Your software license keys, that is. If you ever have to do a “clean” reinstall of OS X, that is, completely erase your hard drive and install a new copy of OS X, you will probably be presented with windows like the one shown below when you try to run some of your software after restoring your data from a backup.
I saw little windows like this about a dozen times after I had to do a clean reinstall of OS 10.9 Mavericks on one of my Macs because of problems after the normal “in-place” upgrade. The necessity for a clean install doesn’t occur very often, but I’ve been down this road a few times in my 20+ years with Apple computers and have learned how important it is to keep a record of software license information.
The reason you get the request to re-register your software after a clean install is because the registration data for the software has been lost from the System in the process. It can also happen if you have to uninstall and reinstall an application. Fortunately, this doesn’t happen with a restore of both the system and data from a backup, or a normal in-place upgrade.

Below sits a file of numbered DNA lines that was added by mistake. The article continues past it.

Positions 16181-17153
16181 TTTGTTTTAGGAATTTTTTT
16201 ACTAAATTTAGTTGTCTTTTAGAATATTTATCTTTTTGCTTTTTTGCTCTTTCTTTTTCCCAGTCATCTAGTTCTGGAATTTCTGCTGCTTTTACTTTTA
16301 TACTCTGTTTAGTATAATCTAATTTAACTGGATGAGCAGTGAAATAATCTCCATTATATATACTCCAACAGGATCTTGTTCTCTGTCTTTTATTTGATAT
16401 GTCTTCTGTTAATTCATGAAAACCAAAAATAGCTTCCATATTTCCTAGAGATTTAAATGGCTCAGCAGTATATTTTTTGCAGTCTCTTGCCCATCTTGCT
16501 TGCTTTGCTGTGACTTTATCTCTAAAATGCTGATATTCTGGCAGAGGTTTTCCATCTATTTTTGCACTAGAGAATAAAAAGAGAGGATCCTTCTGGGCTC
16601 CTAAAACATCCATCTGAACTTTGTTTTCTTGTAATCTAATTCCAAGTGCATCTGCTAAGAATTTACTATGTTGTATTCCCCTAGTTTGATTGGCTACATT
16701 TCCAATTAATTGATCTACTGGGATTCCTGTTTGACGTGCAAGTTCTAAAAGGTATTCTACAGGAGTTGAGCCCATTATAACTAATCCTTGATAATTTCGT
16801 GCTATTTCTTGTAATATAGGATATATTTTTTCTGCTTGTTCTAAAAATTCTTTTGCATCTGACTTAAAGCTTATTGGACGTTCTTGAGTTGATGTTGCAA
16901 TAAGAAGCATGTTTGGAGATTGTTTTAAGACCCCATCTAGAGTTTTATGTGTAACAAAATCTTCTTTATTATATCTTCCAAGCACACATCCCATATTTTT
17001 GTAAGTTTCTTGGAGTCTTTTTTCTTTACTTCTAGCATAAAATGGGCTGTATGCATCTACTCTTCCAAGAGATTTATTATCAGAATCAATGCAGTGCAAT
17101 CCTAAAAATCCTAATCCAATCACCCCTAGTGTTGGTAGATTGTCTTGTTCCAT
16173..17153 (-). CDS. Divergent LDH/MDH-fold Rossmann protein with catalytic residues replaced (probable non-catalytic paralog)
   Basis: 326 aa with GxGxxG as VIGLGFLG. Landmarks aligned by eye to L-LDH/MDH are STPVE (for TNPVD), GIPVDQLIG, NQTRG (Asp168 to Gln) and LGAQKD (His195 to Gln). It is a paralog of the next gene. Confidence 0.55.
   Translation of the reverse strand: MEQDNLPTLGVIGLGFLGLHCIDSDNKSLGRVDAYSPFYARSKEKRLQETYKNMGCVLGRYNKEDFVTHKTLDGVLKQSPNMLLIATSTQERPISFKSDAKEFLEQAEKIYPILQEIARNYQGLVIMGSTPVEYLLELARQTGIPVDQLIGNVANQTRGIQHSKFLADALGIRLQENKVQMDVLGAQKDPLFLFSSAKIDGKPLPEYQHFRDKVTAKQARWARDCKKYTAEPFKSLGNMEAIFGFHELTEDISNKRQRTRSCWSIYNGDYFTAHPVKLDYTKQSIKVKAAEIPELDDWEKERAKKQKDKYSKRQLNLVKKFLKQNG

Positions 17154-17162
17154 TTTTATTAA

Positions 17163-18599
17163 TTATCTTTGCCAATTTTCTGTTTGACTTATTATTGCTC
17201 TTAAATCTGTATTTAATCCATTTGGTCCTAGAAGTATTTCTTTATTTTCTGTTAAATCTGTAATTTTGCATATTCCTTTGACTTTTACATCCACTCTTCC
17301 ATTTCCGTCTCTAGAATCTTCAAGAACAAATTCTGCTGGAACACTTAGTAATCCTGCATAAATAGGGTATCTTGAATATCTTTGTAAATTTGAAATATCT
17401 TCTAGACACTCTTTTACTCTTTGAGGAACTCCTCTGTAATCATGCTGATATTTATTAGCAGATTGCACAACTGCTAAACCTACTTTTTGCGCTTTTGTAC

In addition to the license key, you probably will also need the name in which the software is registered, usually your short or long user account name. The information isn’t needed for Software purchased from Apple’s App Store. It will run just fine, but software purchased elsewhere probably will require re-registration.
You can keep the license key information just about anywhere, but a really good place to keep it is in 1Password. In addition to all its other useful capabilities, 1Password has a section specifically for software you have purchased. Here is an example.
If you have lost license information for a particular app, you can contact the developer and sometimes they will provide it if you have registered the software with them.